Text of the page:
We must pay for the things we value
There's been an interesting confluence of events recently surrounding services and taxes.
On one hand, we have large demonstrations across the country decrying taxes as too high. On another hand, we see unrest over programs that people like being reduced.
This should be obvious, but many people are missing the point that the two appendages work hand-in-hand. In other words, tax dollars pay for stuff we like, and when those tax dollars go away, so does the stuff we like.
We want our elders in nursing homes to have good lives, we want our kids to be educated, we want our potholes on our street fixed, we want good medicine, we want our country defended, we want our garbage to disappear from the can every week. We just want some magical entity called "the government" to do it for us - for free.
We think of government as a third party, but it's us. When we want to fund something, whether it's high school football or border security, we have to pass the hat. We understand that we have to dig into our pockets during the Sunday offering if our church needs a new roof, but when the school needs a new roof, we expect "the government" to do it.
At least our local and state units of government maintain a balanced budget. That's why you're seeing so much strain right now - the people in charge of those institutions actually have to operate in the realm of reality when making a budget.
At the federal level, we've resolved, right or wrong, to borrow from our grandkids (heck, we've already borrowed the max from our kids, so they're going to be tapped out) and try to work through this financial crisis. If that's our path, we should be sure we're making our own sacrifices first, before turning to the grandkids.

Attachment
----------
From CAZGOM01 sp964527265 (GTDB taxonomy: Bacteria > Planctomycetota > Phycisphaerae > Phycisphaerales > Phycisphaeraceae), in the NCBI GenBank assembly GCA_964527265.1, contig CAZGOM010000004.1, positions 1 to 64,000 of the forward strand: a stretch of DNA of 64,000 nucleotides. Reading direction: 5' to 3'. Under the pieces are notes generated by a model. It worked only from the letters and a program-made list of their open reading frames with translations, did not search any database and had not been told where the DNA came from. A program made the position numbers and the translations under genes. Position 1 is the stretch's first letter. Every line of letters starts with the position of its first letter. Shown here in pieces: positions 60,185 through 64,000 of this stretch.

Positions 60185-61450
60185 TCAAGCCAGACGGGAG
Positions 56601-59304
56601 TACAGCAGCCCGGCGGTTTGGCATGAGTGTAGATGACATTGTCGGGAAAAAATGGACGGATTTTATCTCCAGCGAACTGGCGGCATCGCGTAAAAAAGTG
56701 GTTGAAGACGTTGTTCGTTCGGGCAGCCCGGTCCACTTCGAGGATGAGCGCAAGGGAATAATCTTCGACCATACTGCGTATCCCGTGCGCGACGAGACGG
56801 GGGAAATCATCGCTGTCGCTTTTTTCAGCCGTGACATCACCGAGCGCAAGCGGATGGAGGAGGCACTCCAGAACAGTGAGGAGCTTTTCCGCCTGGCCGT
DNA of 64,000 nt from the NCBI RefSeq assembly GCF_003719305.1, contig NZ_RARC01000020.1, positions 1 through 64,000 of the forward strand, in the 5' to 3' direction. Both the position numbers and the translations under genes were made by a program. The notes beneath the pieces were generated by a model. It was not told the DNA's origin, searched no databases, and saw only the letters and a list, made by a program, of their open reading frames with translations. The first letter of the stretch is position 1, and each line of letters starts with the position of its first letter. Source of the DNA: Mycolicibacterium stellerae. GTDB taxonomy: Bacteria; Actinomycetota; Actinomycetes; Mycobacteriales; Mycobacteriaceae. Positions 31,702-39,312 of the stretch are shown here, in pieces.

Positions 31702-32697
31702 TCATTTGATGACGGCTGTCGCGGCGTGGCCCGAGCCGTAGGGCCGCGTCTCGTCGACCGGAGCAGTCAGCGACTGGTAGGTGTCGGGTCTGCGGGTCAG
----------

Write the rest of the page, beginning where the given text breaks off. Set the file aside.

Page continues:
But at "tea parties" across the nation, people held up signs that said "Taxed Enough Already" and decried how much they're contributing when the hat gets passed. We didn't see any signs that said, "Reduce taxes but cut defense spending more to offset the tax cut" or "Raise my taxes but use the proceeds to pay down the national debt." Of course, those don't fit on a placard, and we live in an age where we can't think thoughts so complex that they don't fit on a placard.
Do we want teachers for our kids? Do we want to reduce spending so far that we actually start addressing the dire hole we've dug ourselves into? Do we want tax cuts? Are we willing to pay the true cost of the things we demand?
WADENA PIONEER JOURNAL